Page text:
|Photos||Video & Audio||Blogs||Statistics||Archive||Fantasy||Mobile|
August 30, 2012
If there were any doubts about the smooth transition between the captaincy regimes of Andrew Strauss and Alastair Cook, they should have been largely dispelled by the comments of Steven Finn ahead of the third ODI of the series between England and South Africa at the Oval.
Finn, in many ways, represents the new England. Aged just 23, he has the talent to represent the international team in all formats for much of the next decade. While still perceived as a relatively junior member of the attack, he is quickly emerging as the most dangerous bowler and, having come through the England system from Under-16 level, he is well-placed to speak about life as part of the England development programme.
Finn's experience as an England player also reflects that of many of the next generation. Like Jonny Bairstow and James Taylor, Finn has played under the captaincy of Strauss and Cook and understands that, while the personality of the captain may have changed, the policies and principles that have governed this side for some time have not.
Finn actually made his Test debut under Cook, called into the England squad for the tour of Bangladesh in early 2010. But, as a county colleague of Strauss at Middlesex, he has known him for even longer.
"The first time I met him was when I was 14," Finn said. "I was bowling in the indoor nets just before he was going off to the West Indies for a one-day tour, I think.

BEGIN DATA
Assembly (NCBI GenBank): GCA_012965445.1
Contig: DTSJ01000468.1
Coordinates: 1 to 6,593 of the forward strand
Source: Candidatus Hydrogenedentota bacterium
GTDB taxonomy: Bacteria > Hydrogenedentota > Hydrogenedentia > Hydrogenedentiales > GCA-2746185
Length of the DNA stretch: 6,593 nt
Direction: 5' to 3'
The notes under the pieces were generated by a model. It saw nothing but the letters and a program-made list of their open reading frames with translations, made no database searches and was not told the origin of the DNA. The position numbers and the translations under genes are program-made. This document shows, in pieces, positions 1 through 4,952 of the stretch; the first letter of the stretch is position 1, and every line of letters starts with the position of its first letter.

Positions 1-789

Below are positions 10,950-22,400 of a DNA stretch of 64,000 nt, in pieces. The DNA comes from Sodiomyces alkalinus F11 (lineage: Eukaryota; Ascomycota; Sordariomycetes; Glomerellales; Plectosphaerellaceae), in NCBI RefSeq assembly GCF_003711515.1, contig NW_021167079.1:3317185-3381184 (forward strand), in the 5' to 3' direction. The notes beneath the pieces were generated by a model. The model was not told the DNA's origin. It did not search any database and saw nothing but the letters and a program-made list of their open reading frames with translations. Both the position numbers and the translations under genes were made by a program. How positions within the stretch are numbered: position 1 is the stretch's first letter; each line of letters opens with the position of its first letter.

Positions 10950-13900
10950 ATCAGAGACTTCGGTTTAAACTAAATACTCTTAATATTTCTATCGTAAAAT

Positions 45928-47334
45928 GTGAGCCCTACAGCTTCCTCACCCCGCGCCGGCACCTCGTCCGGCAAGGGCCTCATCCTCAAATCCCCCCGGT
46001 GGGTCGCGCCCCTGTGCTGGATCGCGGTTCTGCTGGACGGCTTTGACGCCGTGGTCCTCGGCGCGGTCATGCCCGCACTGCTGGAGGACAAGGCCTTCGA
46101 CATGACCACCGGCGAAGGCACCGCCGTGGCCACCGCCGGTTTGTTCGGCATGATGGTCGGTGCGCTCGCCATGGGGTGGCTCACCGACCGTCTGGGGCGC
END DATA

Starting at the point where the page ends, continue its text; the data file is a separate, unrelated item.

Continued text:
"I jagged one down to him, he ducked under it and fell over. I remember the coach shouting from the back of the net, 'You just got put on your arse by a 14-year-old!' That was the first time I ever met him. It was quite a surreal scenario: a 14-year-old bowling to an England player and eventually being in the same team as him.
"But Cook was the one who told me I was making my Test debut, so that always holds a great place in my heart. He made it very easy for a young player to come into an England team and just settle in, go about my business. That was the first experience I had of being in an England dressing-room and Alastair was excellent at welcoming me in and making me feel like one of the boys.
"I think the transition between the two will be smooth. Alastair has been used to working with Andy Flower as one-day captain. Alastair may have his own plans to introduce to the Test team but I would imagine the fundamentals will be very similar. We won't see a drastic change and I think that's good for us as a team."
Finn, like most of the England players, was only informed of Strauss' decision to retire after the ODI on Tuesday night. He was also among those to be given a letter from Strauss.
"It was a surprise," Finn said. "There were some shocked faces in the dressing room when we were told. Obviously it's a disappointing time when somebody who has been so great and inspirational for us as a team and a sport steps down from their position. Yes, there were some sad and disappointed people.'
"He's been a massive part of my career. It's been great to have him there at first slip when he's come back to Middlesex and to have him there to bounce ideas off and talk about different scenarios has been fantastic.
"He didn't want to be influenced by other people. That's part of the reason he didn't talk to the players before his decision. The letter just said he'd had a great time leading us and has been very proud leading us. We've been very proud to have him as our captain.